Answer: Many people are reluctant to give up the keys even after it has been ordered by law, but you can help!
Try the following strategies:
- Write out an agreement about driving like this one. This is most helpful early in the driving cessation process.
- Acknowledge how difficult it may be for the person
- Explore alternatives to driving (see below)
- Show the driver how much money they can save using this worksheet.
- Be supportive but share your safety concerns
- Be patient, expect to have several conversations about this issue
- Agree to disagree. Sometimes when a person has dementia they may not understand how their driving is affected. When accompanied by memory loss, this may result in repeated or circular conversations or arguments. Sometimes arguing about driving is worse than not driving. If this is the case, try some of the strategies below.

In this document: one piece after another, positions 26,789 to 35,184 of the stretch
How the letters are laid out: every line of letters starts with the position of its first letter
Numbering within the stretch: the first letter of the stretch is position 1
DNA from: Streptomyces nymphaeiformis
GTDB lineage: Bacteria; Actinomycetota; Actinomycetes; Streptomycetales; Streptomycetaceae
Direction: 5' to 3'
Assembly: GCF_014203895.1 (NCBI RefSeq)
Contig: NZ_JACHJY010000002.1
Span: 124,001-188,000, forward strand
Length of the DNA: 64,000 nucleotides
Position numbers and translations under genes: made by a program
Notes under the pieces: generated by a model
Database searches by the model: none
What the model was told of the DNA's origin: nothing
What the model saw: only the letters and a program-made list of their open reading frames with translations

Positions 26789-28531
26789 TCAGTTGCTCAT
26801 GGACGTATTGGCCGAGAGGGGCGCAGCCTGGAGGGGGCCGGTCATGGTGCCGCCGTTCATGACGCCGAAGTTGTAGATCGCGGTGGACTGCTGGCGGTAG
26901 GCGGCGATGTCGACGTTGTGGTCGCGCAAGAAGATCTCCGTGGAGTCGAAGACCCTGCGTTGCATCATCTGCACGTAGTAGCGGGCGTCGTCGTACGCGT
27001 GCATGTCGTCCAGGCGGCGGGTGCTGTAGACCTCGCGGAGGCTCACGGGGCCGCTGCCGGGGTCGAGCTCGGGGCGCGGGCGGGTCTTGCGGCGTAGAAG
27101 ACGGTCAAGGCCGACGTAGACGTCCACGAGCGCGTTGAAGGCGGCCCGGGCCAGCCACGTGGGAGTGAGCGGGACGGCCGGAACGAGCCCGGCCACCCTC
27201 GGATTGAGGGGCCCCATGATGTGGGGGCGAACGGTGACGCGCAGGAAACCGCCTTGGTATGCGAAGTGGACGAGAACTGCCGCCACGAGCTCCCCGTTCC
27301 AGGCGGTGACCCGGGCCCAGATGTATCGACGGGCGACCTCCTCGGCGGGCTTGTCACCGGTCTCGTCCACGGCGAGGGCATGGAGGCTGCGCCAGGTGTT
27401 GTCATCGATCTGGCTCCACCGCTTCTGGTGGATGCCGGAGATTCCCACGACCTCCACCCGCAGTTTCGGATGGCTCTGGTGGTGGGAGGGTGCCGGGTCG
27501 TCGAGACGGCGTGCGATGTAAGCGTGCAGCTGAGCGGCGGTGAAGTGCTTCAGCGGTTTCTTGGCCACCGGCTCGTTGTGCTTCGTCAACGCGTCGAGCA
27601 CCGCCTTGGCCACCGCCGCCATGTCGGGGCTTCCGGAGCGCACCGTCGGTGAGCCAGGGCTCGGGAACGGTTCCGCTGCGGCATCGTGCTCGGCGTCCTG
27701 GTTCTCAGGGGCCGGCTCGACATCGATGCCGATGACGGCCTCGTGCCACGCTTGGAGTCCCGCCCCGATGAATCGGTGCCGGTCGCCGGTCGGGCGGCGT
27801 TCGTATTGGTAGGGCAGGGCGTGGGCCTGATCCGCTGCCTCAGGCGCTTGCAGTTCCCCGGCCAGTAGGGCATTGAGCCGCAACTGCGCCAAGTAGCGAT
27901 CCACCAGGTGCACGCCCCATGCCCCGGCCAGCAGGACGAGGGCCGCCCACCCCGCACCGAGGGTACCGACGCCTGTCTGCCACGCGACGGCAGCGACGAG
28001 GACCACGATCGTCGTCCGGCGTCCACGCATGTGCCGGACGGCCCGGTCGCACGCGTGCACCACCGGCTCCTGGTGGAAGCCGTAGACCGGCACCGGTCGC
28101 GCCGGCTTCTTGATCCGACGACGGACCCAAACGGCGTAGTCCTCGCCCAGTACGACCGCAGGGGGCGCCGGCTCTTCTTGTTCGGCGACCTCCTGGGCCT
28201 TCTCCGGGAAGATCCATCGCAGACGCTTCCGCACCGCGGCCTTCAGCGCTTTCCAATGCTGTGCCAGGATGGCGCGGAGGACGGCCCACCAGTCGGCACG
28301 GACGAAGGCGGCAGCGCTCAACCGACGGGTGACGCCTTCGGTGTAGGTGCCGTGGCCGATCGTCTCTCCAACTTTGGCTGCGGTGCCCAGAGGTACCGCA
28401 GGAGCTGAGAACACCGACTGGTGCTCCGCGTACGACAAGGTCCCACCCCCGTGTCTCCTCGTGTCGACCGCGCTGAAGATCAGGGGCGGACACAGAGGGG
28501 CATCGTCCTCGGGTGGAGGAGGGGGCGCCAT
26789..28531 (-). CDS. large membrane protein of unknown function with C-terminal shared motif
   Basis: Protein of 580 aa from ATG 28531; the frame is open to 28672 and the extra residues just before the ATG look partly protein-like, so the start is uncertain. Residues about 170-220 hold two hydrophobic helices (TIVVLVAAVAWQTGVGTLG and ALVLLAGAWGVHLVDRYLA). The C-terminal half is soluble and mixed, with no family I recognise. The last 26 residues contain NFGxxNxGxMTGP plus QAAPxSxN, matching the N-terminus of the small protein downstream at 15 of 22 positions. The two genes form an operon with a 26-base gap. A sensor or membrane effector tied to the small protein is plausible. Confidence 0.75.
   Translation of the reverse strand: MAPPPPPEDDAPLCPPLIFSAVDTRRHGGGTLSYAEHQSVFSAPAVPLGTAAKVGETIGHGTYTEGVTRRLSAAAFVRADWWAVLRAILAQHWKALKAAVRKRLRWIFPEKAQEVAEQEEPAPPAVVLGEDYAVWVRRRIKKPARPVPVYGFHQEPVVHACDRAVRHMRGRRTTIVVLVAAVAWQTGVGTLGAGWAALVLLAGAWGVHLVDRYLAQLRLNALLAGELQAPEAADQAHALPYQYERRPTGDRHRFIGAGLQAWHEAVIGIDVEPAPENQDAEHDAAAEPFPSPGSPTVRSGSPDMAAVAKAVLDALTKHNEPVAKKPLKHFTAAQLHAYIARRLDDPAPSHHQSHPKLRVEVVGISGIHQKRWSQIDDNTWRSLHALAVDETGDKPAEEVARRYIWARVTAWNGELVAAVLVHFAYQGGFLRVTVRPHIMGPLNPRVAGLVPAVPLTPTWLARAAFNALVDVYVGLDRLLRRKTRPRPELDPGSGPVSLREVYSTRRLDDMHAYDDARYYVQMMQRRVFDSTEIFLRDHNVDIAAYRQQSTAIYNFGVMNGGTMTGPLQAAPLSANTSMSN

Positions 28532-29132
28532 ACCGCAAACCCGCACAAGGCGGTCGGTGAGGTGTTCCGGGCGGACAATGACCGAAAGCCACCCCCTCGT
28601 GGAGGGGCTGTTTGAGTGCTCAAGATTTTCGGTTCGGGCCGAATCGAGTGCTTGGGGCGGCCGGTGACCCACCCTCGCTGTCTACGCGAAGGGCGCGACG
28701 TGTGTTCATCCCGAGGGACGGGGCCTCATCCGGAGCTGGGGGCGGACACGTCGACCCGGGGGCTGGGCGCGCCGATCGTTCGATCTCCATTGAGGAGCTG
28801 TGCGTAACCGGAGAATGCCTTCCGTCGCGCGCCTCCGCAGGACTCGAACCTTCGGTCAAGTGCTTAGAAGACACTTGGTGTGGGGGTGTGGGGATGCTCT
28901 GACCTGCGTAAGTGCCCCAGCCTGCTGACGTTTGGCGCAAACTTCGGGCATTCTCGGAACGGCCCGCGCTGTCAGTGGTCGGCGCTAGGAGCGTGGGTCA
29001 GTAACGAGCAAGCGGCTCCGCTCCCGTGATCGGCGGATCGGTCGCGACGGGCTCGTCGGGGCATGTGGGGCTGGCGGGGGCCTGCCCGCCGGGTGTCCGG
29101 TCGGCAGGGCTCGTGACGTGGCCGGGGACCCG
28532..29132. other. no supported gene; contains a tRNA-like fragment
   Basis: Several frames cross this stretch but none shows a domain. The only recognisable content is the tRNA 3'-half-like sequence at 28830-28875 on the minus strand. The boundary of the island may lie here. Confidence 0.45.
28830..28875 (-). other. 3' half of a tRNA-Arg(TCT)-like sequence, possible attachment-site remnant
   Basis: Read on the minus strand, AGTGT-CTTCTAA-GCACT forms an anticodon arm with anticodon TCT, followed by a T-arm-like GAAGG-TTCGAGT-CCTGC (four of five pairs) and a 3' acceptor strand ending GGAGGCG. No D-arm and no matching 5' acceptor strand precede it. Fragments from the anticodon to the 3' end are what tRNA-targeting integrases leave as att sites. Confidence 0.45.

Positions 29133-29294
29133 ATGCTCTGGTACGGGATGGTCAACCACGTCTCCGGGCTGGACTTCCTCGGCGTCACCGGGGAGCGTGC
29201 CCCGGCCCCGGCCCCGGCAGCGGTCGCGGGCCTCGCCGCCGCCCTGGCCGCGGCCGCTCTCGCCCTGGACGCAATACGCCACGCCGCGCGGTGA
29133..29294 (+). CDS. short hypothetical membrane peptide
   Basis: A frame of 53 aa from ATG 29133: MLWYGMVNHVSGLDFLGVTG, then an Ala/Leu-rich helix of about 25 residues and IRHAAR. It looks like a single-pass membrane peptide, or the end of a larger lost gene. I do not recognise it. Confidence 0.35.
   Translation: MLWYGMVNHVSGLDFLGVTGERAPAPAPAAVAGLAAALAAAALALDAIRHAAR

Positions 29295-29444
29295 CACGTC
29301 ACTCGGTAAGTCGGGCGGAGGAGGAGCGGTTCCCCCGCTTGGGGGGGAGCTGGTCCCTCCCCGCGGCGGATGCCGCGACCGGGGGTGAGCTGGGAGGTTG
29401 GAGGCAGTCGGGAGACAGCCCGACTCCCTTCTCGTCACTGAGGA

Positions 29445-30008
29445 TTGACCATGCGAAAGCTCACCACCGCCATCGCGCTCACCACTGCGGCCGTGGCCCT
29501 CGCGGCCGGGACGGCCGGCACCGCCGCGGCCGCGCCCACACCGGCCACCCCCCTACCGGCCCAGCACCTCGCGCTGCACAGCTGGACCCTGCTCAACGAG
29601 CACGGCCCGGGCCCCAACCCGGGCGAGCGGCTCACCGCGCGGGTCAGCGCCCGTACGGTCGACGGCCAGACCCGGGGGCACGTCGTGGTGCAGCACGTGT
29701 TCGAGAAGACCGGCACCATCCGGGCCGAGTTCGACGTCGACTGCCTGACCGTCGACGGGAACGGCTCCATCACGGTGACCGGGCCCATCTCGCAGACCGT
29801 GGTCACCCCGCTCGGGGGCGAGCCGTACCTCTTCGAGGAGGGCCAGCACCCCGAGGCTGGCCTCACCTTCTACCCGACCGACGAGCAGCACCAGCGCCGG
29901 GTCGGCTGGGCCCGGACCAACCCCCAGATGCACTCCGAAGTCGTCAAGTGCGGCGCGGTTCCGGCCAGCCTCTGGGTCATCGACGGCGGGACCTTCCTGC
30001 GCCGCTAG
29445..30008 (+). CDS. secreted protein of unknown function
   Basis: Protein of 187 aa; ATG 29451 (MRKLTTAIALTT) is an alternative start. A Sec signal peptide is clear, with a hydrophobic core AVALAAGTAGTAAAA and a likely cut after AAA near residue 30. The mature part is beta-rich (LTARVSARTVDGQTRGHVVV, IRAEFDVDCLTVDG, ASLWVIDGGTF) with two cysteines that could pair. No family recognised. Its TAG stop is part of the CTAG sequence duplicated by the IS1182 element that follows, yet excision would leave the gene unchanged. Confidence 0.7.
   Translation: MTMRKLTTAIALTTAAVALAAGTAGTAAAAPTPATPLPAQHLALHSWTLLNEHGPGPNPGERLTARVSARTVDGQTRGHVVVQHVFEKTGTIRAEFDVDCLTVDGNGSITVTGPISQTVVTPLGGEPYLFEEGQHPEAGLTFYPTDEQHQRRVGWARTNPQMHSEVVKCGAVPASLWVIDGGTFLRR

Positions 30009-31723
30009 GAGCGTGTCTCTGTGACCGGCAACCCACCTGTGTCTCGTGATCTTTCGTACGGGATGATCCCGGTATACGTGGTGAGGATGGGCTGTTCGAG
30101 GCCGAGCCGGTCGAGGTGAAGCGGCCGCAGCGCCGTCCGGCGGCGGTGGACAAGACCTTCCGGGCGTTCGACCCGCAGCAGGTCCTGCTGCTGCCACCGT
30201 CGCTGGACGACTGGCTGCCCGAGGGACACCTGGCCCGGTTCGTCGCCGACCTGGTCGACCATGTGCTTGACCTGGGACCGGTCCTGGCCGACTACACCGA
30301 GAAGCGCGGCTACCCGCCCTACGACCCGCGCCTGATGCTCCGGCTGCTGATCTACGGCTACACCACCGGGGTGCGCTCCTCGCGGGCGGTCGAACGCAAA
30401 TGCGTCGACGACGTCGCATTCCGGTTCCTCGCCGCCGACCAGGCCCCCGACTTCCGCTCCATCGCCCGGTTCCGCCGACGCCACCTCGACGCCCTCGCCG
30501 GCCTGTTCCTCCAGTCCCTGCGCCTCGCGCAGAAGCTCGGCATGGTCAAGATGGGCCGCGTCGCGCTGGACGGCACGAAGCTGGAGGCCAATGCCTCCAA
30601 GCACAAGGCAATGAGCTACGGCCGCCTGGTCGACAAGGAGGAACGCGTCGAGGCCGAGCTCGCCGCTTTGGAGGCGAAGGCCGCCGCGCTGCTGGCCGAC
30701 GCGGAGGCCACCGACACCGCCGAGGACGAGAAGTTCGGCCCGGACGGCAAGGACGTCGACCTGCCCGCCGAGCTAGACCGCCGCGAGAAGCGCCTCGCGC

If you can’t convince the person with dementia to agree to stop driving more invasive measures to promote driving cessation may include:
- Hide the keys or file them down
- Disable the car (e.g. remove the battery)
- Cancel the vehicle registration and return the license plate
- Sell the car or park it out of sight
- Contact the Alzheimers Society of Nova Scotia Alzheimer InfoLine for support
- 1-800-611-6345 (outside Metro)
- 902- 422-7961 (local)
- Provincial office located at 112-2719 Gladstone Street in Halifax